When is a Book of Common Prayer not the Book of Common Prayer?
Will the Synod of the Church of Ireland undo the wrong it has done?
From Friday August 20 to Thursday August 26 the Church Times of London conducted an opinion poll on its website – www.churchtimes.co.uk -- as to whether a Prayer Book called “The Book of Common Prayer” by the Synod of the Church of Ireland should actually be called by the ancient and hallowed title, The Book of Common Prayer. I urged people to vote “no”!
The reason for this poll, and more-so the story behind it, has been, I think, a series of articles I have written and which have come into the hands of senior Irish clergy as well as certain journalists. These articles appeared originally in the Journal of the English Prayer Book Society and in the Mandate of the Prayer Book Society of the USA in 2004, and one was circulated in Ireland in June/July by the Evangelical Fellowship of the Church of Ireland. Also the articles have been on web-sites and in e-mail circuits.
The point of the articles was to state clearly that the Church of Ireland had committed a serious error in calling its latest Prayer Book by the title, The Book of Common Prayer.
Following the example of The Episcopal Church of the United States in 1979, The Church in Wales in 1984, and The Church in the West Indies in 1995, The Church of Ireland decided to call its new Prayer Book, which is most certainly not in the style or structure of historic editions of The Book of Common Prayer, by this ancient, hallowed and historic title. In England in 2000 a bigger but similar book was entitled Common Worship in order clearly to distinguish it from The Book of Common Prayer. So the Irish Synod knew what it was doing and did what it did very deliberately – which of course increases the depth and scope of its error.
The claimed right in recent times of an Anglican Synod in its autonomy to do its own thing, without regard to any sense of respect for history, custom, truthfulness and relation to other Provinces, is an indication of the breaking-up of the Anglican Communion and its moral demise in the West. Let it not be forgotten that the assertion of the right to do what it will by a Synod has also occurred in other significant areas of church life in recent times -- from the ordaining of women as priests and bishops to the ordaining of active homosexual persons to the sacred Ministry and to the introduction of Lay Celebration at the Eucharist. In fact, though the Anglican Family of 38 Churches is called The Anglican Communion of Churches, individual provinces have been showing little respect for inter-dependency and mutual accountability in recent times.
And, to make matters worse for Ireland, it is their Primate who has been given TWICE the task of chairing a commission of the Archbishop of Canterbury to bring order and peace to the Communion – over women priests/bishops in the 1980s and in 2004/4 over “gay” ordinations. Surely Archbishop Eames knew that his Synod was in error in what it did with this Prayer Book for in the Reports name for him there are exhortations to synods to act in Christian truth and charity!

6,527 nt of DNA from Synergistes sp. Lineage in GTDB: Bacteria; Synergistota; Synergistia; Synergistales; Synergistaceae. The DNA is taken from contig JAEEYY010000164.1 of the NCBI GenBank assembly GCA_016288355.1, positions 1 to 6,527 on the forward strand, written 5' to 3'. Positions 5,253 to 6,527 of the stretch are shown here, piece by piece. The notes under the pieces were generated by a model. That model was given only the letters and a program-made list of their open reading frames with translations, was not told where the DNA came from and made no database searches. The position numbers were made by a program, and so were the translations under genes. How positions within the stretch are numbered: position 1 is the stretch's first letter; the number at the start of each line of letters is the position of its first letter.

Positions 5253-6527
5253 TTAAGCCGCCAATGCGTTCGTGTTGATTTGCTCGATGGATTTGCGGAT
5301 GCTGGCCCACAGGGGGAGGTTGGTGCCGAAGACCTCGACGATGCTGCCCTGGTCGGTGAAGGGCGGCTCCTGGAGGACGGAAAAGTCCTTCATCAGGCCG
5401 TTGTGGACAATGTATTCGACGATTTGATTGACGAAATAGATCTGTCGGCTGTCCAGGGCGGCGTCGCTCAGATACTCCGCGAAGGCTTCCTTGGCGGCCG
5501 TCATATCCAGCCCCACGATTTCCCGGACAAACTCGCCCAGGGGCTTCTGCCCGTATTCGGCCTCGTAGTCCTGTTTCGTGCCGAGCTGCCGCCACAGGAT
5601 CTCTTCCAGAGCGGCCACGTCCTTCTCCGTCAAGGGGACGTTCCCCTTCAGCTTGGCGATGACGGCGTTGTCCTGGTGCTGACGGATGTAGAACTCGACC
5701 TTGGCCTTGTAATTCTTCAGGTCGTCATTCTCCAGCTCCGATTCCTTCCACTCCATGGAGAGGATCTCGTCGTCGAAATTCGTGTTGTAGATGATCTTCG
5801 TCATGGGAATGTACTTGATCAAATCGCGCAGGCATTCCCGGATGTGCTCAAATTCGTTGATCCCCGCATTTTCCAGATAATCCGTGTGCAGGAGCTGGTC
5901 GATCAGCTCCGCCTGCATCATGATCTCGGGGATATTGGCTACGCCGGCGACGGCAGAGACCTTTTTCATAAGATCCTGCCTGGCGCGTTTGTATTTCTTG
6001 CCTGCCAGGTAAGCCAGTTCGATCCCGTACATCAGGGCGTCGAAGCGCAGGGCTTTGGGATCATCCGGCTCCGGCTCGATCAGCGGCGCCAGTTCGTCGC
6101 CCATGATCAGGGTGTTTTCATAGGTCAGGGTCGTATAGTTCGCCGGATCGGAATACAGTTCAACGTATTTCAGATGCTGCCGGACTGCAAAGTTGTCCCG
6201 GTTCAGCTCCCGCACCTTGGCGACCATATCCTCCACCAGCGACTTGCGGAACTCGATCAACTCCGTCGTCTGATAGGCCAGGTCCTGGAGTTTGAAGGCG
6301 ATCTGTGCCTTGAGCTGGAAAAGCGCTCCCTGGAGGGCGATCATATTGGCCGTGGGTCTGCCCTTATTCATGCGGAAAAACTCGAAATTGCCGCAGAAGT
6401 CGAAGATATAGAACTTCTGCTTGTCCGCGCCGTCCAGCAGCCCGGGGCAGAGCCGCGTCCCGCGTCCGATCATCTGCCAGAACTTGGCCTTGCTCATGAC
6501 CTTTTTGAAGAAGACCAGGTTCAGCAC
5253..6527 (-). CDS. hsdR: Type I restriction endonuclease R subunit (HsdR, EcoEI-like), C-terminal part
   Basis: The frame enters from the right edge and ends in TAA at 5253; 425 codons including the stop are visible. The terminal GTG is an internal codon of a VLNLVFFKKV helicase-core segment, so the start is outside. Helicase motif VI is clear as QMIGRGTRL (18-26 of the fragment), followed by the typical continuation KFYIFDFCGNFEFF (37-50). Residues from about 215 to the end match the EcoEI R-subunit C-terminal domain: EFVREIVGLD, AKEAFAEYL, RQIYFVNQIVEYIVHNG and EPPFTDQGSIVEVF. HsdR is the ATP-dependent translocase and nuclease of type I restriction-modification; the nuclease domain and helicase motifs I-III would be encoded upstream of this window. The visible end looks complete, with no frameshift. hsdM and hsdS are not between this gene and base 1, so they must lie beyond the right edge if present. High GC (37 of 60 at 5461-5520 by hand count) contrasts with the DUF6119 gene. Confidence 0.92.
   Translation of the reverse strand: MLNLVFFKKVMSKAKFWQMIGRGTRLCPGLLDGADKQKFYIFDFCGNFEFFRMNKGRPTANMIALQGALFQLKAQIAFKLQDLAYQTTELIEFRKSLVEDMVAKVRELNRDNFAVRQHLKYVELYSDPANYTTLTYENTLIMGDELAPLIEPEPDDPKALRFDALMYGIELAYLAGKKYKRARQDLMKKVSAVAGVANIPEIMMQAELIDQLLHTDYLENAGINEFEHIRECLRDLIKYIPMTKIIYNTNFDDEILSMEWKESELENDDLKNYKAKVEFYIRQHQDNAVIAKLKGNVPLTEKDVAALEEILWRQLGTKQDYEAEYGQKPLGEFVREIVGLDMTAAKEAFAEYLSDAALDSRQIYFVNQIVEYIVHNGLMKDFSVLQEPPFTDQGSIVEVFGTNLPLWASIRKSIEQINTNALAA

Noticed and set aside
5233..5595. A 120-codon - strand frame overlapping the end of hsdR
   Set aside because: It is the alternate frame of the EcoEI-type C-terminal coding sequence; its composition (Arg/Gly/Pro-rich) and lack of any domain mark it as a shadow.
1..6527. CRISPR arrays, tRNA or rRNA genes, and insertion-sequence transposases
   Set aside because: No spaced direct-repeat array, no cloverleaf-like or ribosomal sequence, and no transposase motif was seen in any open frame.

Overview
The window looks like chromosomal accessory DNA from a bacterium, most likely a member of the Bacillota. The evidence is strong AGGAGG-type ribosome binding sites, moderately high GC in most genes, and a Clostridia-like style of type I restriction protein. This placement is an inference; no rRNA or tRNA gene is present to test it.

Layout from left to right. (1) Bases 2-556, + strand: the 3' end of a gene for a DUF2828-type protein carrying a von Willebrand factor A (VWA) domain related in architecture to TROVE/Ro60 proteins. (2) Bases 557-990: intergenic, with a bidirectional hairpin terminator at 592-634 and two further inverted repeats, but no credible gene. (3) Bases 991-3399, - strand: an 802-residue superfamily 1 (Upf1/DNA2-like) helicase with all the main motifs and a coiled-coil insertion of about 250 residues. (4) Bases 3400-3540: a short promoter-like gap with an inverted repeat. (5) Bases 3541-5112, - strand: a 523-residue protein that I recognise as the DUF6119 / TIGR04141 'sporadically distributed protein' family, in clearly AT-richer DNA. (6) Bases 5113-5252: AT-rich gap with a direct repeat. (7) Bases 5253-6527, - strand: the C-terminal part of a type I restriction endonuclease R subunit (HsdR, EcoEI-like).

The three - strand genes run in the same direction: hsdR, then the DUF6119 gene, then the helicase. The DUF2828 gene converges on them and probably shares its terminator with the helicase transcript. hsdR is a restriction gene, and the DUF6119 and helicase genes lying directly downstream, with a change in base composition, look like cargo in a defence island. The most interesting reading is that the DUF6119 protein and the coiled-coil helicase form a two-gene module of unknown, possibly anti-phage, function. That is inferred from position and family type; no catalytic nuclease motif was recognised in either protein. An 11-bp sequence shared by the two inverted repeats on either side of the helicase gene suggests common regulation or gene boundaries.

In the case of The Book of Common Prayer (first edition 1549) it has always had a special character, style and content, even though it has been through various editions in England, then in other countries in the British Isles and then in places like Canada and the U.S.A. In its English-language editions, it has always only been in traditional language, only had one service for each sacrament or occasion, always printed in full the Collect with the Eucharistic Lectionary for Sundays and Feasts, and always borne the character of its origins in 1549-1552. Certainly the Canadian edition is not exactly the same as the American or the first Irish edition in the 19th century, but it is obvious that the various editions all belong to one family and are in fact editions of One book.
If we were dealing with products for sale in the supermarket, then most certainly there would have been lawsuits on behalf of the classic editions of The Book of Common Prayer claiming that what was being sold by the same name is a different even though related product, which is better called “A Book of Alternative Services” or the like. It would have been argued that the taking of the title was not merely co-opting but was an act of piracy!
In the case of Ireland, it may be suggested that, had the whole of the Church of Ireland been in Ulster (where most of its membership actually is), then the Synod would not even have contemplated using such an ancient and hallowed a title for its latest Prayer Book. Why? Because of Queen Elizabeth II, and because Ulster Protestants have always claimed to be her most loyal subjects. In the United Kingdom the Monarch has a unique relation to The Book of Common Prayer because of the Establishment of the Church of England, and this Book is part of the Establishment. Further, the Monarch and the heir to the throne love to use it in their Royal Chapels.
The Synod of the Church of Ireland ought to repent! It ought to begin the necessary and tedious business of undoing what it has done and of re-establishing an authentic edition of The Book of Common Prayer, as its true Formulary, and calling the present so-called BCP by another name. An example of the right use of autonomy by a provincial synod needs to be set for the whole Communion to see!
The Rev'd Dr. Peter Toon M.A., D.Phil. (Oxon.)